So then, of course, you have Eastbound & Down, where a man calls a woman a “bitch” and promises to “fuck her up (with some truth),” because she doesn’t want to immediately jump into a relationship with him, and her reaction to this is to dump her fiance and move to a new city with him about five seconds later, so he basically verbally abuses her into being his girlfriend, which, if we were encouraged to look into her motivations to the same extent that we’re allowed to examine the motivations of the other (male) characters on the show, would be some spooky tragic cycle-of-abuse bullshit – the show emphasizes that the only other characters who are drawn to him are deeply fucked up, I would take “deeply fucked up” as an answer here – but in the context of the show, it’s all cool. Because she’s not a person; she’s a plot point. Because she’s a woman.
Fear and contempt of women are the only motivating factors to write a character this way. In Apatow-Brand comedies, the girls who are not “Because, Um…?” girls are either bitches (wives; sexually unavailable women; professional women; ex-girlfriends) or sluts, typically of the crazy drunk variety. (Woody Allen, another prominent “Because, Um…?” writer, uses Manhattan to compress all of the above-listed “bitch” characteristics into a successful lesbian ex-wife, whom he hilariously confesses to having tried to run over with his car. HA! A man trying to murder a woman because she ended their relationship and/or is not heterosexual! It’s funny, ’cause that’s how a lot of women actually die!) Eastbound & Down takes this tack by having literally only two other female characters, a wife whom we’re encouraged to think of as an uptight bitch and a “fuckbuddy” whose only defining characteristic is that she is such a crazy drunk slut all the time. The “Because, Um…?” girl can only exist in the negative space created by this double bind. If women have standards, they’re bitches; if they don’t have standards, they’re sluts: try to write yourself out of this, and you find that the only feasible way to create a non-threatening female character is to give her no motivations or personality whatsoever, to turn her into a cipher who provides love or sex simply because the plot demands it.That describes the Sally character in TALLEY'S FOLLY perfectly. She really has no motivation or personality (in spite of claims by the Matt character that she has a temper - which we never actually see) she is there to provide love/sex because the plot demands it. Because Matt suffered from anti-Semitism and deserves a consolation prize for that, no matter how personally obnoxious he is.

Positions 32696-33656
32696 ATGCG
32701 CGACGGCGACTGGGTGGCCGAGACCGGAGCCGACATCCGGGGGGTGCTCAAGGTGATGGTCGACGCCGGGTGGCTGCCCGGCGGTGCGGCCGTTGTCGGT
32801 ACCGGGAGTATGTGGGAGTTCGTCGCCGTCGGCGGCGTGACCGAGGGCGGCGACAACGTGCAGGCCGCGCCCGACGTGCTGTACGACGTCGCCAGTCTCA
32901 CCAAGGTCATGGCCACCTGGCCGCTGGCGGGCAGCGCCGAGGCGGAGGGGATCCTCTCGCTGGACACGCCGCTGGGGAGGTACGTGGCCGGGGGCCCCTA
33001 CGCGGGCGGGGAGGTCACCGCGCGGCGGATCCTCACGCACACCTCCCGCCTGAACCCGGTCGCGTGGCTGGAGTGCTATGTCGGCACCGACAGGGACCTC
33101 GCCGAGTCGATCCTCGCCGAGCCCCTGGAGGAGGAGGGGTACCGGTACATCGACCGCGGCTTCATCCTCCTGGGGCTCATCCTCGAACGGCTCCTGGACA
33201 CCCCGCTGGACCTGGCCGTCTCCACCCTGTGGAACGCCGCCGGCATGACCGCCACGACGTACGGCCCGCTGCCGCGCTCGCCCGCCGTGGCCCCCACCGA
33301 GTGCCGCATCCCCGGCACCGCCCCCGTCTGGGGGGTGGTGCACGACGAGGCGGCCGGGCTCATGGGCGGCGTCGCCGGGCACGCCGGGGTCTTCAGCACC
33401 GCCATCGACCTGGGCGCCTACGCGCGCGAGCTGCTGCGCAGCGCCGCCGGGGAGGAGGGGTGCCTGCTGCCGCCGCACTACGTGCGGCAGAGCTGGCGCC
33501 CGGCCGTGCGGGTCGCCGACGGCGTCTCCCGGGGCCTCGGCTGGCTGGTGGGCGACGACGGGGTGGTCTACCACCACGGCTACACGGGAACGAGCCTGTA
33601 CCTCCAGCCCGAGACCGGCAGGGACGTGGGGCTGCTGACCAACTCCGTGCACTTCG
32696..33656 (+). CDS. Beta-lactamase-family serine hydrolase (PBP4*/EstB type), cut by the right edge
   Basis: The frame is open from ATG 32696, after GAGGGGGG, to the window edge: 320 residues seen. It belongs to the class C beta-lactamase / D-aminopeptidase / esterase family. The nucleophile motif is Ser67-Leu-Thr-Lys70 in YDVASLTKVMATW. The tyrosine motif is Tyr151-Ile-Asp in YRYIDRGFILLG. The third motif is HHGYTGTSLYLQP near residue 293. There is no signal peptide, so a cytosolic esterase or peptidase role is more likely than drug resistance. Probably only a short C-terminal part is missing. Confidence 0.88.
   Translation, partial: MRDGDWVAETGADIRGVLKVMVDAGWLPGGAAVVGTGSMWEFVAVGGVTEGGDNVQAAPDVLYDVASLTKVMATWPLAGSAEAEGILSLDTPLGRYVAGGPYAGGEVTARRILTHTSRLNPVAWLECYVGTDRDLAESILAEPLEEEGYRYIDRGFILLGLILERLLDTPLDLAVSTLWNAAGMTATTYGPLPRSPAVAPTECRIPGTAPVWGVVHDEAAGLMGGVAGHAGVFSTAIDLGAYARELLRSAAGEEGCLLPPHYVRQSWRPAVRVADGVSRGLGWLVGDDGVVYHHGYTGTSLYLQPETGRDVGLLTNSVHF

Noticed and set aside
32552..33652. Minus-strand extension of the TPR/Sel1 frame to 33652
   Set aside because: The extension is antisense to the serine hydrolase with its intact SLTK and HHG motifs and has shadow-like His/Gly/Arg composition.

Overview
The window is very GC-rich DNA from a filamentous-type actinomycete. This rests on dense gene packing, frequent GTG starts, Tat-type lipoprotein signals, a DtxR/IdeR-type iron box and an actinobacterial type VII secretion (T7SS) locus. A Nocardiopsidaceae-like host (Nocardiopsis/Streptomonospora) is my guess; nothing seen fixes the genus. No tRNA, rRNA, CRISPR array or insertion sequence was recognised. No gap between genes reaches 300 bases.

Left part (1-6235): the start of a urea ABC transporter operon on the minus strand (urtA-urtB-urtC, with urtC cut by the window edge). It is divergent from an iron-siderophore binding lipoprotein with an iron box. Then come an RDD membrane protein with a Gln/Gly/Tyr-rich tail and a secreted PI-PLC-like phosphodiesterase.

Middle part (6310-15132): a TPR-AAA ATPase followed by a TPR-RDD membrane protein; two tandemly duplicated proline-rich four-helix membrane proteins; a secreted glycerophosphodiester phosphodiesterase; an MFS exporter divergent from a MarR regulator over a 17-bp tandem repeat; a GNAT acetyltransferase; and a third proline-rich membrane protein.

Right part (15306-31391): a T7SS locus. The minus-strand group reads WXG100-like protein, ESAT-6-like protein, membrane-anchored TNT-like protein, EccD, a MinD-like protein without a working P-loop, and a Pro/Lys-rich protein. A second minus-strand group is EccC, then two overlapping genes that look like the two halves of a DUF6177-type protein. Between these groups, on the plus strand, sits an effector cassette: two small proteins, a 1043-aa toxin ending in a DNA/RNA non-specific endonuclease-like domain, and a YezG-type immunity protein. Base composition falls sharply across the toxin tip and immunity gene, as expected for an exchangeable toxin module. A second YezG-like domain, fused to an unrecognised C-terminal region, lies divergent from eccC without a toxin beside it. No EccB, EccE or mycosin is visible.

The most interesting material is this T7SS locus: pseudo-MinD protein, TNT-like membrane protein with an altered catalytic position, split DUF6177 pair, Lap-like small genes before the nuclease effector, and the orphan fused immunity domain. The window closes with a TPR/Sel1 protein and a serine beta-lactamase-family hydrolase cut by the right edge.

But here's the thing - I don't think anybody is claiming that the movies/TV shows discussed in the Tiger Beatdown article are great works of art - OK, except the films of Woody Allen, but the rest of it is generally understood to be a bunch of crappy bro-mance kind of movies, the Porky's of the 21st century. Raw meat to throw to misogynist adolescent men to make a nice profit.
But TALLEY'S FOLLY won a Pulitzer Prize. It's supposed to be High Art. And yet here we see a pure example of the "Because, Um...? girl - she is literally abused into being Matt's wife - stalked, cornered in a boathouse - he physically blocks her from leaving at one point - and then told that her community is a bunch of morons and her family members have stupid names.
Granted, TALLEY'S FOLLY was written in 1979 and there's been some consciousness-raising about stalking since then - but that doesn't seem to matter. The play is still produced to this day and nobody seems to be bothered by the fact that the hero of the play is a stalker and a bully. To date I've yet to meet anybody else in the theatre world who has a problem with TALLEY'S FOLLY.
So if our culture still treats TALLEY'S FOLLY as a touching love story and High Art, can we really be surprised that low-brow bro-mance comedies make free use of the "Because, Um...? girl trope?